Debraj Shome's father was diagnosed with lung cancer in January 2008, and after some treatment the doctors gave up hope. They said it was only a matter of time before Shome's father would succumb to the disease. Shome and his friend Arbinder Singal were doctors and both had good contacts with medical establishments overseas. They located a superspecialist in lung cancer in the US who advised a new therapy. "It proved magical. Debraj's father is still alive," says Singal. The joy on his face very obvious.
That episode also got the two doctors thinking. Would it be possible to give ordinary people around the world access to superspecialists and superspeciality healthcare? An e-healthcare platform appeared to be a good idea.
"After one-and-a-half years of relentless pursuit, we recruited 300 superspecialist doctors from 20 countries. Debraj and I spoke to each one of them before we recruited them. And after running the e-platform as a pilot for some months, we formally launched it in January this year," Singal says. The doctors, half of who are in India and the other half overseas, are equipped to offer consultations for 85 specialties and sub-specialties. The charges for a superspecialist's consultation can be as low as Rs 250, though it goes up to Rs 5,000 in some cases.
Singal and Shome call their venture MediAngels, or the doctors-without-borders mission. Shome points out that no hospital in India can provide so many superspeciality options under one roof. In MediAngels, once a patient subscribes to its services, he is provided with a log-in ID. He can keep his entire medical database in the portal. Patient records are protected under the Health Information Portability & Accountability Act of the US, which is described as the most stringent law for patient record data security.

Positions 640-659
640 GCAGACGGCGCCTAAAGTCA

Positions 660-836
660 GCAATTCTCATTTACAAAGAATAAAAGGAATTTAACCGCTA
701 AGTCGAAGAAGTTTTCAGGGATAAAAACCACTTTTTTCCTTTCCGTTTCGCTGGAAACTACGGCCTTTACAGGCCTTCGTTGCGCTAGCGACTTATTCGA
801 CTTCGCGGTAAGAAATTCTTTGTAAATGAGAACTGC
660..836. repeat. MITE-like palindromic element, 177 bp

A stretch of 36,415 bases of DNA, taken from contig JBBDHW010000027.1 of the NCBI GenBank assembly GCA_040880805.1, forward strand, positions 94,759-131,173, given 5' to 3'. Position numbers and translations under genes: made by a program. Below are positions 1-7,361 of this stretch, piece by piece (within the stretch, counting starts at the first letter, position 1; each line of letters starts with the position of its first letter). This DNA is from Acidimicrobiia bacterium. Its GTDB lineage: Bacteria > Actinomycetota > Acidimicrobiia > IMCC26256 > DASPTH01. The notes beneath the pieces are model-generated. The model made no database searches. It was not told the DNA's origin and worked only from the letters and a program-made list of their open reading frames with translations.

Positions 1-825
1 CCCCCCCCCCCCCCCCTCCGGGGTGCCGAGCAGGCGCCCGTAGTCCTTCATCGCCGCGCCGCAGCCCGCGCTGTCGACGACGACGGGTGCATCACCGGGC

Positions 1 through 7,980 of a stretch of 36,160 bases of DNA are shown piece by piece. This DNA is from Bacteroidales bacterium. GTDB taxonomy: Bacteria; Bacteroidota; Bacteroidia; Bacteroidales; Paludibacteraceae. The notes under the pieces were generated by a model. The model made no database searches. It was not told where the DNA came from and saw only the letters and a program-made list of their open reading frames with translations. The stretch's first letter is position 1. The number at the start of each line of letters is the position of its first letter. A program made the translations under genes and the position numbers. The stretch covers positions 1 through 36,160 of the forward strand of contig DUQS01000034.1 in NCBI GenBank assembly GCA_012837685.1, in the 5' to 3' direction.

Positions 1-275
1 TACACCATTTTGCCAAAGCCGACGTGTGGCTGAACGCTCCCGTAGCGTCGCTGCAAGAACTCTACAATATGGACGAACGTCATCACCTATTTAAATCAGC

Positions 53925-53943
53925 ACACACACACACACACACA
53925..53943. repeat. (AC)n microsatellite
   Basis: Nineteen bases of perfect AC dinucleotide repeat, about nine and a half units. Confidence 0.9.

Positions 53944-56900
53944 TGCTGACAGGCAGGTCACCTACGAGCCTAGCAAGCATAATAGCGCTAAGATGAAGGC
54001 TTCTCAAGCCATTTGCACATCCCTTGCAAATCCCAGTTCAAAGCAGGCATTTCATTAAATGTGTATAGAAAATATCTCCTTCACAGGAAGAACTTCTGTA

"We have world-class infrastructure support via hospital tie-ups, security systems to safeguard private data, and online storage space for medical documents and reports. We even offer a livechat feature for one-to-one communication with doctors," Shome says. Eight doctors man the portal and verify every document posted by patients before forwarding them to superspecialists. MediAngels now has around 6,000 registered clients, 75% of them from India and 25% from abroad. The doctors decline to talk about the money they make, but they say the initiative has helped solve over 300 critical cases.
Singal, 36, was born in Punjab and was brought up in Punjab and Delhi. In 2006, he moved to Mumbai and joined MJM Hospital as a pediatric urologist, which is when he met Shome, who was a friend of his wife. Shome, 34, was born in Guwahati but brought up in Mumbai. He later moved to Hyderabad to head the aesthetic surgery department at Apollo Hospital.
The two started MediAngels with a capital of Rs 2 crore pooled from family and friends. HDFC Bank provided them a seed fund of another Rs 2 crore."Being first movers in this space, changing consumer behaviour is a challenging task," confessed Shome.
The model could be particularly handy for people in semi-urban towns. Patients in tier-II and -III towns need to travel to the city to consult a good doctor, leading to the loss of a complete man-day. The MediAngels model could save them time and transportation costs, and a lot of trouble. To enhance reach and accessibility, the two have started several new initiatives. They are working to establish internet kiosks in remote areas manned by people who can assist those who can’t use the internet or the MediAngels facility. They are building a call centre helpline for patients in areas where internet penetration is not good. They are also looking at launching a mobile service.
Singal and Shome now work six days a week for MediAngels, and devote one day a week to two hospitals, Fortis and MJM in Mumbai. "We don’t want to lose our clinical acumen. And staying in touch with such
big names (hospitals) help us to talk to doctors abroad."